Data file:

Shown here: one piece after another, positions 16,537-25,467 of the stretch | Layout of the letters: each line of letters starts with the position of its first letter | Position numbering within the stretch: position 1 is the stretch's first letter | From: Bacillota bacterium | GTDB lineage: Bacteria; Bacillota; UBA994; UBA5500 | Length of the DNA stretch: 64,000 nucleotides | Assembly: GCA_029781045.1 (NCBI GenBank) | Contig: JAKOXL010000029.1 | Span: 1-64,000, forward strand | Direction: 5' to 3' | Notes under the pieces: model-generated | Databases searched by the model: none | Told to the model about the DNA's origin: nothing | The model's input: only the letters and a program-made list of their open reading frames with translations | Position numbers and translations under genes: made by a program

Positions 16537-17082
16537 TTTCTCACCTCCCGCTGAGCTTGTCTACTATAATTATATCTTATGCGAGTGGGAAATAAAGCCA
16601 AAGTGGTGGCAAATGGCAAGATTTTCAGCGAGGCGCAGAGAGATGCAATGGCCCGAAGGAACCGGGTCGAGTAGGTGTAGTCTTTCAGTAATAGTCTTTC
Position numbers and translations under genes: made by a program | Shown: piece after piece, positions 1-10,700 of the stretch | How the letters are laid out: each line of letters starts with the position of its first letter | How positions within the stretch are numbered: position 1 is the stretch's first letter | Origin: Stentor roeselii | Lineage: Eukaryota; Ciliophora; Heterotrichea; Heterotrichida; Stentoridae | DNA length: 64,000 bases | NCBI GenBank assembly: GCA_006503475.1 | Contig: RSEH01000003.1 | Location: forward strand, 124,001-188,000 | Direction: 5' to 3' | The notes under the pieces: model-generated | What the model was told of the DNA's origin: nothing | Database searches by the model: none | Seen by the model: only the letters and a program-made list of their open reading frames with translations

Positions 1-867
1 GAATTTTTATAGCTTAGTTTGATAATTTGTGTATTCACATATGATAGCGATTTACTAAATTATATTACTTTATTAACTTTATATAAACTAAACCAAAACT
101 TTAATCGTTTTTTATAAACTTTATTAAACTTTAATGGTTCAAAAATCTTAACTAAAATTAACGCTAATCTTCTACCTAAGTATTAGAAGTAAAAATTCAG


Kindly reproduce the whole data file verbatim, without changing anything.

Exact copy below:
Shown here: one piece after another, positions 16,537-25,467 of the stretch | Layout of the letters: each line of letters starts with the position of its first letter | Position numbering within the stretch: position 1 is the stretch's first letter | From: Bacillota bacterium | GTDB lineage: Bacteria; Bacillota; UBA994; UBA5500 | Length of the DNA stretch: 64,000 nucleotides | Assembly: GCA_029781045.1 (NCBI GenBank) | Contig: JAKOXL010000029.1 | Span: 1-64,000, forward strand | Direction: 5' to 3' | Notes under the pieces: model-generated | Databases searched by the model: none | Told to the model about the DNA's origin: nothing | The model's input: only the letters and a program-made list of their open reading frames with translations | Position numbers and translations under genes: made by a program

Positions 16537-17082
16537 TTTCTCACCTCCCGCTGAGCTTGTCTACTATAATTATATCTTATGCGAGTGGGAAATAAAGCCA
16601 AAGTGGTGGCAAATGGCAAGATTTTCAGCGAGGCGCAGAGAGATGCAATGGCCCGAAGGAACCGGGTCGAGTAGGTGTAGTCTTTCAGTAATAGTCTTTC
Position numbers and translations under genes: made by a program | Shown: piece after piece, positions 1-10,700 of the stretch | How the letters are laid out: each line of letters starts with the position of its first letter | How positions within the stretch are numbered: position 1 is the stretch's first letter | Origin: Stentor roeselii | Lineage: Eukaryota; Ciliophora; Heterotrichea; Heterotrichida; Stentoridae | DNA length: 64,000 bases | NCBI GenBank assembly: GCA_006503475.1 | Contig: RSEH01000003.1 | Location: forward strand, 124,001-188,000 | Direction: 5' to 3' | The notes under the pieces: model-generated | What the model was told of the DNA's origin: nothing | Database searches by the model: none | Seen by the model: only the letters and a program-made list of their open reading frames with translations

Positions 1-867
1 GAATTTTTATAGCTTAGTTTGATAATTTGTGTATTCACATATGATAGCGATTTACTAAATTATATTACTTTATTAACTTTATATAAACTAAACCAAAACT
101 TTAATCGTTTTTTATAAACTTTATTAAACTTTAATGGTTCAAAAATCTTAACTAAAATTAACGCTAATCTTCTACCTAAGTATTAGAAGTAAAAATTCAG